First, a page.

In Chapter 8 of Thomas Kuhn’s ‘The Structure of Scientific Revolutions’ is titled ‘The Response to Crisis’. Whereas in Chapter 7, Kuhn focuses on how the crisis in science arises in this chapter he elaborates on how the scientific community responds to this crisis. He makes the interesting point that in criticising one theory the scientist must propose an alternative otherwise this is not the pursuit of science. What is also interesting is that he suggests that when this competitive process ends, the branch of science becomes static and in the example he gives it becomes a ‘research tool’. Kuhn suggests that there are always discrepancies even in the most successful of paradigms. With a move towards crisis there are increasingly divergent explanations and there is a loss of identity within the field. Indeed Kuhn maintains that all crises involve a blurring of paradigms. The crises are closed in one of three ways. In the first case, the crisis is handled. In the second scenario there is a resistance to radical approaches. In the final scenario the crisis leads to the emergence of a new candidate for paradigm.
Kuhn then goes onto discuss commentators on the field who refer to Gestalt theory in which a visual perception is dependent on the whole rather than part of an object. So if the reader looks at the cube below, the lower square face can be interpreted either as sitting at the front of the cube or the back of the cube. In both cases the square takes on a different meaning within the whole object that is perceived. In the same manner Kuhn suggests that new paradigms lead to a different way of seeing a body of empirical facts. He is quick to point out however that this is a crude analogy and that scientists do not quickly switch back and forth between paradigms. Nevertheless it illustrates the essence of his arguments well.
Alan De Smet, ‘Multistability‘ (Public Domain)
Kuhn then goes on to say that the scientist having identifed the anamoly central to a crisis will go on to explore the anomaly and to better characterise it. In crisis, speculative theories multiply and increase the chance of a successful paradigm being reached. He also suggests that philosophical enquiry into assumptions can challenge some of the tenets of the current paradigm. Finally Kuhn finishes by commenting that many scientists leading to scientific revolutions are deeply immersed in crisis and they are either very young or new to the field in change which he interprets to mean that there thinking has not been shaped by the component rules of a paradigm. However Charles Darwin would be a notable exception having published ‘On the Origin of Species’ at a mature age and with a comprehensive knowledge of the related fields in biology. Nevertheless there are numerous counterexamples and the main result of this chapter is that Kuhn provides the reader with very effective tools for thinking about science in transition.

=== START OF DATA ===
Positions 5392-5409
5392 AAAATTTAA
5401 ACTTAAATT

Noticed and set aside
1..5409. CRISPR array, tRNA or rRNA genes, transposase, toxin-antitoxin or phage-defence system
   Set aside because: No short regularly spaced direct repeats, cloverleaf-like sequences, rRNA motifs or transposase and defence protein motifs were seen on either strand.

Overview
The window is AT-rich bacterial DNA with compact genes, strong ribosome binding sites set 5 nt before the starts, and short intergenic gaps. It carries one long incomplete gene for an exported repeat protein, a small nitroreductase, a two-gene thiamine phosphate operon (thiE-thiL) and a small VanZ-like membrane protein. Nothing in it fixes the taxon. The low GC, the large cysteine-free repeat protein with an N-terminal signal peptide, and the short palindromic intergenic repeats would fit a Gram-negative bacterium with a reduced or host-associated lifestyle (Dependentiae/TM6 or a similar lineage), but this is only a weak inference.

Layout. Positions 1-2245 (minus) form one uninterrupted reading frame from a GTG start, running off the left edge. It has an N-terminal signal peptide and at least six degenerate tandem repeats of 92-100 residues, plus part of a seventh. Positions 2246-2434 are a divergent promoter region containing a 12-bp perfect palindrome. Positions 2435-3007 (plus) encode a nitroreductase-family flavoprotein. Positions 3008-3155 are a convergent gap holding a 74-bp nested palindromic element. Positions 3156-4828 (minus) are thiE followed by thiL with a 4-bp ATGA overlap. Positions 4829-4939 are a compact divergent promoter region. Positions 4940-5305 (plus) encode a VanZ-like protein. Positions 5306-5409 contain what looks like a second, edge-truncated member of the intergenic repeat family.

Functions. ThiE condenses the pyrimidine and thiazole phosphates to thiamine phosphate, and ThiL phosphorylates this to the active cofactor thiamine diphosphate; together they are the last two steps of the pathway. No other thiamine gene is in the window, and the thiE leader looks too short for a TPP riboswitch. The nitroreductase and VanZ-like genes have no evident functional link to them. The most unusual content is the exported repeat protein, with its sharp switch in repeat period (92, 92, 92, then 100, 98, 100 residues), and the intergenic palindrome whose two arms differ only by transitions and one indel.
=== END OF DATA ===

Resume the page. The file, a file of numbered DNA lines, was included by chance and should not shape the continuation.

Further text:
* One thought I had here was that in the very early stages of a science there must be a lot of theories that are initially developed but which are quickly shaped by the experimental facts. In this way many theories would exist before quickly falling to experimental findings in which case there would be a ‘survival of the fittest’ theories which are tested against each other. This has a number of implications.
Firstly that a philosophical system might define this pre-science phase in which a large number of theories exist without being tested against the experimental facts. The brain’s analytical and other abilities are used as an alternative to hypothesis testing in the real world in order to generate ‘realistic’ solutions based on experience and intuition. As time proceeds and assuming the system has an efficient or effective ‘memory’ and scientific enquiry produces a growing body of empirical facts the competitive process in which proponents of different models challenge each other’s models and refine their own leads to ‘fitter’ models (using evolutionary terms). However these models are adapted to the empirical facts which in turn are a byproduct of the initial enquiries in this area.In this manner, mathematics might offer the best ‘starting conditions’ for this philosophical enquiry as these starting conditions give philosophical enquiry the least opportunity for diverging from reality using such an approach.
Secondly fitter theories might well diverge significantly from an explanation of reality depending on their starting conditions although there might be other phenomenon which curtail that line of enquiry as this divergence becomes more evident. What this would also mean is that the development of the most effective scientific theories is not only a measure of how effectively a theory fits with the empirical data but is also a marker of how effectively a theory keeps the focus on the empirical data in which the theory initially flourished as well as a measure of how effectively the theory recruits and retains proponents.
Thomas Kuhn. The Structure of Scientific Revolutions. Narrated by Dennis Holland. (Paperback originally published in 1962). Audible. 2009.
For a review of the Introduction see here.
For a review of Chapter 1 see here.
For a review of Chapter 2 see here.
For a review of Chapter 3 see here.
For a review of Chapter 4 see here.
For a review of Chapter 5 see here.
For a review of Chapter 6 see here.
For a review of Chapter 7 see here.
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